critical consciousness (3)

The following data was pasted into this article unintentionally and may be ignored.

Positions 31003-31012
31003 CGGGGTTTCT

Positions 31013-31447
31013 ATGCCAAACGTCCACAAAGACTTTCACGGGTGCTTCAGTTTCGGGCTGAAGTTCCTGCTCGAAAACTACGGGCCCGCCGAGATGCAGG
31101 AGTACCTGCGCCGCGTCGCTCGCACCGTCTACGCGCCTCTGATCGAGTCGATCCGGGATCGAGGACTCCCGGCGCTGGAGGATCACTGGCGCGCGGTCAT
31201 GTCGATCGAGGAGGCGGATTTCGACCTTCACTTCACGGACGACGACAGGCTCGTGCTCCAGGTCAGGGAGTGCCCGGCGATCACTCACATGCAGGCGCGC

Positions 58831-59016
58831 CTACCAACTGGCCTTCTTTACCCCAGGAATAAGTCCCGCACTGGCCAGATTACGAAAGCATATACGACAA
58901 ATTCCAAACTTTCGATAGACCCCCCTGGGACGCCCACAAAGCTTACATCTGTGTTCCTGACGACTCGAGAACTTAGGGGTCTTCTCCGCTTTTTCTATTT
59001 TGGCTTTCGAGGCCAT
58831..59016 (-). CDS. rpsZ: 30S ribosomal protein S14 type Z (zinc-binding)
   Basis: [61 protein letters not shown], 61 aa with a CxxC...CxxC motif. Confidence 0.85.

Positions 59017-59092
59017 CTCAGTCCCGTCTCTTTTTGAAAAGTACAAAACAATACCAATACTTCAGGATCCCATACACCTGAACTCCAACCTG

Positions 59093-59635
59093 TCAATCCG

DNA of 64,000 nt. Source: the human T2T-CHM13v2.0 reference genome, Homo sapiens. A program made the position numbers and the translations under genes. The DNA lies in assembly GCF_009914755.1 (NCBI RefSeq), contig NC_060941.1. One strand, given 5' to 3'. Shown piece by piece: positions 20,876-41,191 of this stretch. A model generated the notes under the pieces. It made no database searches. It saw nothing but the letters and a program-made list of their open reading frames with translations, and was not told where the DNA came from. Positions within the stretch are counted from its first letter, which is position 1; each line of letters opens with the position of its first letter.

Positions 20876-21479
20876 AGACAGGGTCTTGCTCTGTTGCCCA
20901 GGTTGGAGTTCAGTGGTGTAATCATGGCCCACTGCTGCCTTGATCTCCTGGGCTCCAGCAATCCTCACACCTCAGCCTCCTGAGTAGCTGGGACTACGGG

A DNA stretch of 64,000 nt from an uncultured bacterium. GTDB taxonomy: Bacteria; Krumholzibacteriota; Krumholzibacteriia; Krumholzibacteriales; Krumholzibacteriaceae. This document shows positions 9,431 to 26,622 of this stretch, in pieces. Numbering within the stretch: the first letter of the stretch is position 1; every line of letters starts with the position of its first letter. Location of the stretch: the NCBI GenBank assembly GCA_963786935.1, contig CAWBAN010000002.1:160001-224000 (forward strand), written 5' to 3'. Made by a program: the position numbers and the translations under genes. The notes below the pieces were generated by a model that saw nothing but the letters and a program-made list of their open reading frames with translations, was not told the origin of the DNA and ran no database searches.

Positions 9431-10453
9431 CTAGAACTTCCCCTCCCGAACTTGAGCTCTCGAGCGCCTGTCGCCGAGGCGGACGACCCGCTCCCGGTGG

I have long been an advocate of not denying the "mess" the world is in and where we are likely heading--crises one after another are mere symptoms of a larger looming disaster ecologically and in every other way--we will be challenged big time!. Some before me and after will raise this awareness in a fearlessness fashion, beyond denial and fear. I think one of the most powerful critiques of what has happened to the human-Earth relationship in the last 10,000 years or so, is the analysis of worldview(s). My own upcoming book on the work of Four Arrows, an Indigeneous-based social transformer [1] and others, like the new dissertation of Sepie (2018) from New Zealand [2], are critical sources of helping us understand the problem of worldview(s) and how to change our intimate relationships with them. We tend to swim in our worldviews that have been imposed on us and that we adopted very early in life without critical consciousness of the impact of that adoption. It takes a life-time of hard work and study and thinking critically to unravel the layers of the dominant worldview that has "taken us on." This critical analysis is even more crucial when the dominant worldview happens to be a paradigm of fear, that is, ruled by fear (and not in a good way)! At least, that is what the Indigeneous, the Feminist, the Matrixial, the Integral, the Fearlessness and the Postcolonial worldviews offer as a critique, more or less explicit, of the colonial worldview that dominates much of modernity and beyond. But that's another blog for another time.